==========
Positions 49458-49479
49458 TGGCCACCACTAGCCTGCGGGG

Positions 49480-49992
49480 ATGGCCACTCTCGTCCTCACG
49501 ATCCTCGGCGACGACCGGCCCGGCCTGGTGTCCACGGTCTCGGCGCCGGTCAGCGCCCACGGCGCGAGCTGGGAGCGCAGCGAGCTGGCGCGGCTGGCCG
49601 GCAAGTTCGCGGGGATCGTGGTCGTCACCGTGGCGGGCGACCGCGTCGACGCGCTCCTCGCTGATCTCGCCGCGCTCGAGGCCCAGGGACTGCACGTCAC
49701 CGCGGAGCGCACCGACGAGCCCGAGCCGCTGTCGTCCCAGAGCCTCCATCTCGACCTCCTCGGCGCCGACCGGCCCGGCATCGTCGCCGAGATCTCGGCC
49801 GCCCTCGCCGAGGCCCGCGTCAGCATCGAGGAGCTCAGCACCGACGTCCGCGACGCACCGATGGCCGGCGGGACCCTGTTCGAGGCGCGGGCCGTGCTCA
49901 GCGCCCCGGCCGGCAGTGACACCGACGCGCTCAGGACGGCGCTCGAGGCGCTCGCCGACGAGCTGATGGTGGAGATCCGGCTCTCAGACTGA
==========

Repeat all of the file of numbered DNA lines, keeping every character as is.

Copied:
Positions 49458-49479
49458 TGGCCACCACTAGCCTGCGGGG

Positions 49480-49992
49480 ATGGCCACTCTCGTCCTCACG
49501 ATCCTCGGCGACGACCGGCCCGGCCTGGTGTCCACGGTCTCGGCGCCGGTCAGCGCCCACGGCGCGAGCTGGGAGCGCAGCGAGCTGGCGCGGCTGGCCG
49601 GCAAGTTCGCGGGGATCGTGGTCGTCACCGTGGCGGGCGACCGCGTCGACGCGCTCCTCGCTGATCTCGCCGCGCTCGAGGCCCAGGGACTGCACGTCAC
49701 CGCGGAGCGCACCGACGAGCCCGAGCCGCTGTCGTCCCAGAGCCTCCATCTCGACCTCCTCGGCGCCGACCGGCCCGGCATCGTCGCCGAGATCTCGGCC
49801 GCCCTCGCCGAGGCCCGCGTCAGCATCGAGGAGCTCAGCACCGACGTCCGCGACGCACCGATGGCCGGCGGGACCCTGTTCGAGGCGCGGGCCGTGCTCA
49901 GCGCCCCGGCCGGCAGTGACACCGACGCGCTCAGGACGGCGCTCGAGGCGCTCGCCGACGAGCTGATGGTGGAGATCCGGCTCTCAGACTGA